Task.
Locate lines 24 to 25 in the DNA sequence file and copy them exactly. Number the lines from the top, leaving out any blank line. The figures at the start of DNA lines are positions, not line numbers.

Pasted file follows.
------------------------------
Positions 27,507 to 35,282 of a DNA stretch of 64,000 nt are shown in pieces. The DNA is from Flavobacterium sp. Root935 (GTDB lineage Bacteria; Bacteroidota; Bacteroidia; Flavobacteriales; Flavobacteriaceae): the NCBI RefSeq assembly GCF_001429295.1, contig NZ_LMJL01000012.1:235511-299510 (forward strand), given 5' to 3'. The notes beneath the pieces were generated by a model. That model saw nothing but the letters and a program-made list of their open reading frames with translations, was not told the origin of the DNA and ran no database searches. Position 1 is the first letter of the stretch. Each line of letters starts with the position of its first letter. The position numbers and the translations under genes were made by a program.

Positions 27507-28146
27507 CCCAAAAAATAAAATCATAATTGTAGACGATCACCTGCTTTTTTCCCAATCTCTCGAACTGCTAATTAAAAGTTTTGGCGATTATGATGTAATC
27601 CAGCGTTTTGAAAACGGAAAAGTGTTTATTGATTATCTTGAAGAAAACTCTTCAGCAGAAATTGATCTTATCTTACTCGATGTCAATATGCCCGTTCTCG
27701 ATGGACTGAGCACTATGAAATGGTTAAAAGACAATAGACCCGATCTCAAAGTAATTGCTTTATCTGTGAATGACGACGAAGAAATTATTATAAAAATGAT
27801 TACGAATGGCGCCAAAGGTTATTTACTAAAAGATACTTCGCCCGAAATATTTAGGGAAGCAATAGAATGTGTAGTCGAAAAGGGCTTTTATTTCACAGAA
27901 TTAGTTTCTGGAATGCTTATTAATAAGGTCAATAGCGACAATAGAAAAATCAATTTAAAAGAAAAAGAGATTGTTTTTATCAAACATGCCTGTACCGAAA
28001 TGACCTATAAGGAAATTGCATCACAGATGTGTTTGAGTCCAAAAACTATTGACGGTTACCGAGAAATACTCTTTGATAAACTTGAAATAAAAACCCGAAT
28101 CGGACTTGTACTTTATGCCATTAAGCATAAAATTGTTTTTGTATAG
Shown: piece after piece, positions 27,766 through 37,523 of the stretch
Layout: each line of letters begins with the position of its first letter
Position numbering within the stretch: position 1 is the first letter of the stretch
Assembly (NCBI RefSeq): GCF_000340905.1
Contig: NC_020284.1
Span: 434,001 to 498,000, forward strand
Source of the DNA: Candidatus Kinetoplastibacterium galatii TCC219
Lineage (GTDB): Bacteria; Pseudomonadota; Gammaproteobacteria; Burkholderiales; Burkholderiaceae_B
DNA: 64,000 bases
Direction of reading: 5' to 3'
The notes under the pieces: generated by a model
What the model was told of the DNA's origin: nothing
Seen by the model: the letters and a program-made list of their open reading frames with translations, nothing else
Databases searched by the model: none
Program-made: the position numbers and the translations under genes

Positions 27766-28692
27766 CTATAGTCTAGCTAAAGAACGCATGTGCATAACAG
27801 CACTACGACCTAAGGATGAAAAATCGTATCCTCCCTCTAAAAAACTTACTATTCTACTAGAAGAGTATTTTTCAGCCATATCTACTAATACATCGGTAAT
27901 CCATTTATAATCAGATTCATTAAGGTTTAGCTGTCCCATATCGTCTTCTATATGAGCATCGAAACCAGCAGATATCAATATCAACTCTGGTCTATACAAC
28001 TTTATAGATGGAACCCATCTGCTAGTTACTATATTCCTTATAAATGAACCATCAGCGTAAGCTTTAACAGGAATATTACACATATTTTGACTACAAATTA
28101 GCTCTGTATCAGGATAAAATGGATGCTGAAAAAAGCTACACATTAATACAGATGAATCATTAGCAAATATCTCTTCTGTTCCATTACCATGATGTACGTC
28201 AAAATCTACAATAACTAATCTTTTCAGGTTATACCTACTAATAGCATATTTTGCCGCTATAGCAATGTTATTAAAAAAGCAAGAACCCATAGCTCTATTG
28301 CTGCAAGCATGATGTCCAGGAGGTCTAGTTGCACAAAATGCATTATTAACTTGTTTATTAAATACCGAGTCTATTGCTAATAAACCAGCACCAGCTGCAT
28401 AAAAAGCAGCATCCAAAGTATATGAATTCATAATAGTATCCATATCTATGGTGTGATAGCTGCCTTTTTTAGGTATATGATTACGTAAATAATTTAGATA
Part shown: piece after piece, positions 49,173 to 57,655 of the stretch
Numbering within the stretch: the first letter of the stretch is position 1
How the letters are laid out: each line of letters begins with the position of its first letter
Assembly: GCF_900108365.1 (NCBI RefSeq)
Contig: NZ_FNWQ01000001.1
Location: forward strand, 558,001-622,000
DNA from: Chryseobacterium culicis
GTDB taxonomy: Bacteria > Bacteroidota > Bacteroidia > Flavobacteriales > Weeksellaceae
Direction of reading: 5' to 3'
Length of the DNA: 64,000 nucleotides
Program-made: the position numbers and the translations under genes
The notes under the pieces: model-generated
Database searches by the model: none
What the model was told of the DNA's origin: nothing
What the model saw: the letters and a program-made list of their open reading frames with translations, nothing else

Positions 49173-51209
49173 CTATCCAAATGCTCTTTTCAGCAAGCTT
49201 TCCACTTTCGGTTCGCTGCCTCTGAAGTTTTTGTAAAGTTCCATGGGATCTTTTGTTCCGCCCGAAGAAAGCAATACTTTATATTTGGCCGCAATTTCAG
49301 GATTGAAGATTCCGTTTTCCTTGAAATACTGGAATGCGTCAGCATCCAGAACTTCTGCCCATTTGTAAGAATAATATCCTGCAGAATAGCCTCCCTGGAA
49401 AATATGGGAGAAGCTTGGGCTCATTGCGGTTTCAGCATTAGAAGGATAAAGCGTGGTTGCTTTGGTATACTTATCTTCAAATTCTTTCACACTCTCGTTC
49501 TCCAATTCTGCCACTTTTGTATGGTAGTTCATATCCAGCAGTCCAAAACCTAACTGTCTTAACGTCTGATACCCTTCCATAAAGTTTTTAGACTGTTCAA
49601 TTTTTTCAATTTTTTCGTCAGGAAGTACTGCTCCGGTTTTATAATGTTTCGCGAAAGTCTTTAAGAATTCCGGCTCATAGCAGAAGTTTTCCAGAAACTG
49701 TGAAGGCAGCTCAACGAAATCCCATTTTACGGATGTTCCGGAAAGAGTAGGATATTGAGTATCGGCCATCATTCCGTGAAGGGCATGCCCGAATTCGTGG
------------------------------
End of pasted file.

Program-made: the position numbers and the translations under genes

Positions 27766-28692